by Christopher G. Thien


Fort Wayne Sailor Phillip C. Mertes and the crew of USS McCampbell – (DDG-85) assisted in the seizure of 1.36 metric tons of cocaine from a sailing vessel off the coast of Central America during a recent counter-drug operations deployment.

Petty Officer 1st Class Mertes, the 28-year-old son of John Mertes of Fort Wayne, is an administrative assistant on board McCampbell. “I am responsible for all duties related to the admin department,” Mertes said.

Mertes and the crew of McCampbell put skills they have learned in the Navy to the test when they were dispatched to stop and board the suspected Canadian-flagged “Sin Rumbo.” They secured and assisted in the search of the vessel when the cocaine was discovered in a hidden hold on the vessel. The illegal cargo and the vessel’s master were detained and removed to McCampbell to be handed over to appropriate law enforcement officials.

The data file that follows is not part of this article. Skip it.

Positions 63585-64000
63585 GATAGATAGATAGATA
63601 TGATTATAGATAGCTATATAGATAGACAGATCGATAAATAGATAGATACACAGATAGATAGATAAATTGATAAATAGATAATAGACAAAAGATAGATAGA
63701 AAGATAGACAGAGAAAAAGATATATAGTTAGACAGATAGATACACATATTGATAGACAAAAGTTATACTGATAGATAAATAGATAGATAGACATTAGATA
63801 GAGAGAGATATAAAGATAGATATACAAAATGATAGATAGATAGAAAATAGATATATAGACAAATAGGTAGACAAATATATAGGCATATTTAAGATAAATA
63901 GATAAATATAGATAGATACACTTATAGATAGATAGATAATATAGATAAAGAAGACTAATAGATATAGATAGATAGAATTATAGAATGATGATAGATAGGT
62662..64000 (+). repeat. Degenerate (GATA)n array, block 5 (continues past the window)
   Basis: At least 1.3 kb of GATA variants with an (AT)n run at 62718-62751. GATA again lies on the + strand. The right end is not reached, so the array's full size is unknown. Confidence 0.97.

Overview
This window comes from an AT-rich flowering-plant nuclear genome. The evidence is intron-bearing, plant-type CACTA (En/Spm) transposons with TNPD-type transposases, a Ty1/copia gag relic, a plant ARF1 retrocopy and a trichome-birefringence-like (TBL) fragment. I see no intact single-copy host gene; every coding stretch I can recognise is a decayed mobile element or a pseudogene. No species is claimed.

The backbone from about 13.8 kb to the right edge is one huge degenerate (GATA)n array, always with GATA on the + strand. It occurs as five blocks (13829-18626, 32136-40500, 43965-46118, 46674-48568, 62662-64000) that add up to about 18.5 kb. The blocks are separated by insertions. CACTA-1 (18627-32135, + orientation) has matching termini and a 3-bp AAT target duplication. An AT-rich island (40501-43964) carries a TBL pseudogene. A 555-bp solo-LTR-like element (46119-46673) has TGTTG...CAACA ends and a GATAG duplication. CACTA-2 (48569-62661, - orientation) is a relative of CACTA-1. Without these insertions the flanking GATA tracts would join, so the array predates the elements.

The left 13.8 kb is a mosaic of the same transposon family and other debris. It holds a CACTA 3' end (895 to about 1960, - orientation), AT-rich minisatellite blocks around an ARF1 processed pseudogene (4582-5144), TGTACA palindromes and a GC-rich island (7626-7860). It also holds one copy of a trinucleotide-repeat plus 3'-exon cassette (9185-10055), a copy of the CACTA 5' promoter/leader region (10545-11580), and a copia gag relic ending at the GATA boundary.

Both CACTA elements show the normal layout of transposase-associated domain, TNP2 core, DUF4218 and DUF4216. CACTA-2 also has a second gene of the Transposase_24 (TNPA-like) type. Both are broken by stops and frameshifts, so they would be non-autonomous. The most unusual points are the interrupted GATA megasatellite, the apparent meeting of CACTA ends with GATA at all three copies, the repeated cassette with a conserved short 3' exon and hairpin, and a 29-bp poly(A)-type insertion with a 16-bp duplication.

After further discussions with the same authorities, McCampbell was given permission to sink the vessel, using the destroyer’s Mk-45 5-inch/62-caliber gun system, in order to keep the area sea-lanes safe and clear.

“We all did great,” said Mertes, a nine-year Navy veteran. McCampbell’s crew, the ship’s anti-submarine helicopters, and a detachment of law enforcement officials assigned to the Coast Guard worked together in the drug-seizure operation. “The Navy has shown its force and its power,” Mertes said.

Mertes and the crew aboard McCampbell will continue to grow and work together sharpening their professional skills and dedication to duty to answer whatever call they receive, whether it is the war against drugs or the global war on terrorism.

(Thien is a Navy journalist assigned to the USS Belleau Wood, homeported at Naval Station, San Diego.)

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